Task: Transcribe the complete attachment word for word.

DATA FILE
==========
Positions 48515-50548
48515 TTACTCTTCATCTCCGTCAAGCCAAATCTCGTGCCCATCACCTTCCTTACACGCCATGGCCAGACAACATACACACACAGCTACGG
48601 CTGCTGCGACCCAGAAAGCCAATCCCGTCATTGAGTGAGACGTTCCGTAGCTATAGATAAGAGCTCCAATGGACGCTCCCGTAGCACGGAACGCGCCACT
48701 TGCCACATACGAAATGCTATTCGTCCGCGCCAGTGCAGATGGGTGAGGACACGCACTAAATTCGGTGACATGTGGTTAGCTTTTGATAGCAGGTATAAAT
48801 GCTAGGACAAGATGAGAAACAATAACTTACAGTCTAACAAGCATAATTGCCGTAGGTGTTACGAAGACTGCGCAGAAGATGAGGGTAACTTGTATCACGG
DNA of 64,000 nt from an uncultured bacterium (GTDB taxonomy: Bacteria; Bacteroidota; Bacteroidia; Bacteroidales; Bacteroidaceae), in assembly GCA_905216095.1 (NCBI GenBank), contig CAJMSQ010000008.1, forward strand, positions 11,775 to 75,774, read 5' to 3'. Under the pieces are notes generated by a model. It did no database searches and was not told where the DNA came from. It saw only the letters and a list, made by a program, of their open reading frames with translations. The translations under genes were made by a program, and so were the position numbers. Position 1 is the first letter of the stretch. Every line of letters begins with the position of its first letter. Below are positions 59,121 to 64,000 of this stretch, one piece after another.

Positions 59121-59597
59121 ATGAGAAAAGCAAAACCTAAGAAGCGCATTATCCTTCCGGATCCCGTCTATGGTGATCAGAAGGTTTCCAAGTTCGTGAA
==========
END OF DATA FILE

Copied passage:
Positions 48515-50548
48515 TTACTCTTCATCTCCGTCAAGCCAAATCTCGTGCCCATCACCTTCCTTACACGCCATGGCCAGACAACATACACACACAGCTACGG
48601 CTGCTGCGACCCAGAAAGCCAATCCCGTCATTGAGTGAGACGTTCCGTAGCTATAGATAAGAGCTCCAATGGACGCTCCCGTAGCACGGAACGCGCCACT
48701 TGCCACATACGAAATGCTATTCGTCCGCGCCAGTGCAGATGGGTGAGGACACGCACTAAATTCGGTGACATGTGGTTAGCTTTTGATAGCAGGTATAAAT
48801 GCTAGGACAAGATGAGAAACAATAACTTACAGTCTAACAAGCATAATTGCCGTAGGTGTTACGAAGACTGCGCAGAAGATGAGGGTAACTTGTATCACGG
DNA of 64,000 nt from an uncultured bacterium (GTDB taxonomy: Bacteria; Bacteroidota; Bacteroidia; Bacteroidales; Bacteroidaceae), in assembly GCA_905216095.1 (NCBI GenBank), contig CAJMSQ010000008.1, forward strand, positions 11,775 to 75,774, read 5' to 3'. Under the pieces are notes generated by a model. It did no database searches and was not told where the DNA came from. It saw only the letters and a list, made by a program, of their open reading frames with translations. The translations under genes were made by a program, and so were the position numbers. Position 1 is the first letter of the stretch. Every line of letters begins with the position of its first letter. Below are positions 59,121 to 64,000 of this stretch, one piece after another.

Positions 59121-59597
59121 ATGAGAAAAGCAAAACCTAAGAAGCGCATTATCCTTCCGGATCCCGTCTATGGTGATCAGAAGGTTTCCAAGTTCGTGAA